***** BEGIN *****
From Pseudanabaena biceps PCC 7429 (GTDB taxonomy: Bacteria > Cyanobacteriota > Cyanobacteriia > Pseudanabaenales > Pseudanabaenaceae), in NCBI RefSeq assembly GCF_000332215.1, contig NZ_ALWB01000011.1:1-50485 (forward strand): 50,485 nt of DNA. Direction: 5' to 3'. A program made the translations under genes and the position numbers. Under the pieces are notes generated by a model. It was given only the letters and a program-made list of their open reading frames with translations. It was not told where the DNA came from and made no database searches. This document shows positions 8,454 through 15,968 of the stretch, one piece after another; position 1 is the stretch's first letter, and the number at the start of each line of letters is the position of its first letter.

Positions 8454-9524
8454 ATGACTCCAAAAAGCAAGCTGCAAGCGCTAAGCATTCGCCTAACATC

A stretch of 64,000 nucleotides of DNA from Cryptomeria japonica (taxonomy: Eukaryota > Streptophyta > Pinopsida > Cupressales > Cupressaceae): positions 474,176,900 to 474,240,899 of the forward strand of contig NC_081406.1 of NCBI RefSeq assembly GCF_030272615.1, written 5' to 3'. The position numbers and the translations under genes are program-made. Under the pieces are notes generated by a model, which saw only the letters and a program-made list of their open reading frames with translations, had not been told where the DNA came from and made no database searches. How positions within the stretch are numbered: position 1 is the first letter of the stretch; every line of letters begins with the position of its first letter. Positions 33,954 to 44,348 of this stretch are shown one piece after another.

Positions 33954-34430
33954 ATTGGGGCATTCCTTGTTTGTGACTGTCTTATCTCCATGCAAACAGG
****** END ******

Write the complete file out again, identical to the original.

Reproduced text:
From Pseudanabaena biceps PCC 7429 (GTDB taxonomy: Bacteria > Cyanobacteriota > Cyanobacteriia > Pseudanabaenales > Pseudanabaenaceae), in NCBI RefSeq assembly GCF_000332215.1, contig NZ_ALWB01000011.1:1-50485 (forward strand): 50,485 nt of DNA. Direction: 5' to 3'. A program made the translations under genes and the position numbers. Under the pieces are notes generated by a model. It was given only the letters and a program-made list of their open reading frames with translations. It was not told where the DNA came from and made no database searches. This document shows positions 8,454 through 15,968 of the stretch, one piece after another; position 1 is the stretch's first letter, and the number at the start of each line of letters is the position of its first letter.

Positions 8454-9524
8454 ATGACTCCAAAAAGCAAGCTGCAAGCGCTAAGCATTCGCCTAACATC

A stretch of 64,000 nucleotides of DNA from Cryptomeria japonica (taxonomy: Eukaryota > Streptophyta > Pinopsida > Cupressales > Cupressaceae): positions 474,176,900 to 474,240,899 of the forward strand of contig NC_081406.1 of NCBI RefSeq assembly GCF_030272615.1, written 5' to 3'. The position numbers and the translations under genes are program-made. Under the pieces are notes generated by a model, which saw only the letters and a program-made list of their open reading frames with translations, had not been told where the DNA came from and made no database searches. How positions within the stretch are numbered: position 1 is the first letter of the stretch; every line of letters begins with the position of its first letter. Positions 33,954 to 44,348 of this stretch are shown one piece after another.

Positions 33954-34430
33954 ATTGGGGCATTCCTTGTTTGTGACTGTCTTATCTCCATGCAAACAGG